Now, two astronomers at the Observatoire de Paris in France have proposed a mechanism to explain this unusual orientation:
Boue and Laskar's idea is that Uranus once had a moon of the required size and orbit, which caused the planet to tilt during the planetary migration, but that this moon was ejected during a close encounter towards the end of the migration.
This thesis has been supported by computer modeling, and it offers an additional benefit of explaining why Uranus has rings but not another moon.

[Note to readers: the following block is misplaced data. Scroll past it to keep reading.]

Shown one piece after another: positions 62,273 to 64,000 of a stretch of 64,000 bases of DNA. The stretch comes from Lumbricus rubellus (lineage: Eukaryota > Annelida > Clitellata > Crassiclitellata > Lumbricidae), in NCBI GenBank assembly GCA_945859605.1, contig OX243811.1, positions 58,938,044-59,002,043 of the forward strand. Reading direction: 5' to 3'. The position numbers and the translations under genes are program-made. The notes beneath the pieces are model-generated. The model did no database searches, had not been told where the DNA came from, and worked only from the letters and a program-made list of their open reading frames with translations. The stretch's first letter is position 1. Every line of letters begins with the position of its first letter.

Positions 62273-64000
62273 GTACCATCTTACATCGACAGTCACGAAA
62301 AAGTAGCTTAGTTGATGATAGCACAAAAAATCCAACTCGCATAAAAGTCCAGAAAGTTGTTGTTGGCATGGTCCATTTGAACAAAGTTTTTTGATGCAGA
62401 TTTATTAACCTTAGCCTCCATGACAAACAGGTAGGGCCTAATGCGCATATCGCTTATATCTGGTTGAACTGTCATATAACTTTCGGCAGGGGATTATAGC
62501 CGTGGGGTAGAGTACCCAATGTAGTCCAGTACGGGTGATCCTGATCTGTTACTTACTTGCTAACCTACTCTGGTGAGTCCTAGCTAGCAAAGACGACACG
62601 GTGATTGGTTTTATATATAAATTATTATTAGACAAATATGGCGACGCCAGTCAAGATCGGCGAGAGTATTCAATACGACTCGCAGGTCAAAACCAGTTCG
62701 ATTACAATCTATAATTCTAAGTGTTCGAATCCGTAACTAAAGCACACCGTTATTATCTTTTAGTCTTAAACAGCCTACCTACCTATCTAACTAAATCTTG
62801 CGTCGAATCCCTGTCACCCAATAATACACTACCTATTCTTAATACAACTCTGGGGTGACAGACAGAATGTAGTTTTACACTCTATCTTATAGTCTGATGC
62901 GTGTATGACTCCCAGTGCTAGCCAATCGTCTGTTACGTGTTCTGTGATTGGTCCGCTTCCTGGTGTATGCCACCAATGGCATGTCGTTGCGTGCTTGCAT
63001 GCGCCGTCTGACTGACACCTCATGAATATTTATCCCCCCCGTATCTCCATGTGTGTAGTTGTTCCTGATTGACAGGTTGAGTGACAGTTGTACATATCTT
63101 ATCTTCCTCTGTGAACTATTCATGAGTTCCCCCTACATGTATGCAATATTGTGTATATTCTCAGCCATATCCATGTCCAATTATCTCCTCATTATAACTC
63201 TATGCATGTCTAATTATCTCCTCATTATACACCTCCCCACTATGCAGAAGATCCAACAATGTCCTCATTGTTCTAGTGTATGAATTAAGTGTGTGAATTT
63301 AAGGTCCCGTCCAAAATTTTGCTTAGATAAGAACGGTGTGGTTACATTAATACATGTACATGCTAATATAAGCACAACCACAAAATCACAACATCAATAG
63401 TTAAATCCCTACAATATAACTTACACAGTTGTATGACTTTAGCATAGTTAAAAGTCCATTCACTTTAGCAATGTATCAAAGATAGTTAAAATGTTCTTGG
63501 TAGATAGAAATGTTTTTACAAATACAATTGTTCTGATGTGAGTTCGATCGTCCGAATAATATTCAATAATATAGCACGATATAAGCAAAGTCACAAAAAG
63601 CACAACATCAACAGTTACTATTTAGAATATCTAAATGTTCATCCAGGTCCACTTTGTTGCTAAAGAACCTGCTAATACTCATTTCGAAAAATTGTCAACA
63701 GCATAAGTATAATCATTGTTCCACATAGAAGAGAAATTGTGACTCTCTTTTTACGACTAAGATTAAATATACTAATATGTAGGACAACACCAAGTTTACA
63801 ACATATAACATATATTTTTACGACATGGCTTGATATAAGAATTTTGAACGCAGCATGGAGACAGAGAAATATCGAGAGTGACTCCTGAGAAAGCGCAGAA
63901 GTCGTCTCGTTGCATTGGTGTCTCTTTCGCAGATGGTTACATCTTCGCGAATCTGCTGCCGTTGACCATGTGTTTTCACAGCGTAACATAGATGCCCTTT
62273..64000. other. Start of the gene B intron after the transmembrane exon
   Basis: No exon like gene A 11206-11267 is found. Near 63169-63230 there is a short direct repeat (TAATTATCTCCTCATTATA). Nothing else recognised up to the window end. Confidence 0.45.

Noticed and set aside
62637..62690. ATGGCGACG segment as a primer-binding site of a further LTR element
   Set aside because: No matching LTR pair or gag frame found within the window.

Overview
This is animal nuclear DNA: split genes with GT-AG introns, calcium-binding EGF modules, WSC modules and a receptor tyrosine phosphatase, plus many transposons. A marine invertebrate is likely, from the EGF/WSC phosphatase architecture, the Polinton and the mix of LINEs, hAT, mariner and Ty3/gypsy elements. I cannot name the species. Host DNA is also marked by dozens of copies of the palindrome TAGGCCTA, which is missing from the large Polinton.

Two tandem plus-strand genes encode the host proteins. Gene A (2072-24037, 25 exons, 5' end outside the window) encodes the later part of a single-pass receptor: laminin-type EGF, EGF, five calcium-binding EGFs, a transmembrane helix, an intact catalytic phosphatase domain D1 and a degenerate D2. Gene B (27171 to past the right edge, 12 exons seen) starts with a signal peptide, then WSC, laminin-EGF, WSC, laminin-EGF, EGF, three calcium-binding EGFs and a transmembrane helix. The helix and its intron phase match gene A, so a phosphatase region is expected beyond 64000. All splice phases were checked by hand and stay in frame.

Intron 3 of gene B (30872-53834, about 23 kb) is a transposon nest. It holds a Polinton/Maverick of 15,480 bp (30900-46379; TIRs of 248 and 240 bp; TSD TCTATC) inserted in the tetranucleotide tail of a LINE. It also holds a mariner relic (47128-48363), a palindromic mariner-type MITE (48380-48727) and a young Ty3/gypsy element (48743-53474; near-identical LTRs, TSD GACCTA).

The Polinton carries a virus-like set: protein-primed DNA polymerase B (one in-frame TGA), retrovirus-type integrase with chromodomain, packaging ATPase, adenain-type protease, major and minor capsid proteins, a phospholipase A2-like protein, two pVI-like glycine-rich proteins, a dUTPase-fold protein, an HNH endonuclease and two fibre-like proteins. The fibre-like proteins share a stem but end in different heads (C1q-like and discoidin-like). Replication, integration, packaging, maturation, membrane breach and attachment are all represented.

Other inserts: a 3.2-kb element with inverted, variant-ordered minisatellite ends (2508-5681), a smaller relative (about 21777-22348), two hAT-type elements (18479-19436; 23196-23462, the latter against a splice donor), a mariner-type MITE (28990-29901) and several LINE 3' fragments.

The planet was named for the Latinized form of the Greek god of the sky, but the pronunciation of the planet's name has always been the source of some embarassment to English-speaking astronomers because the public does not appreciate that the emphasis should be on the first syllable.
Link and image credit to MIT's Technology Review.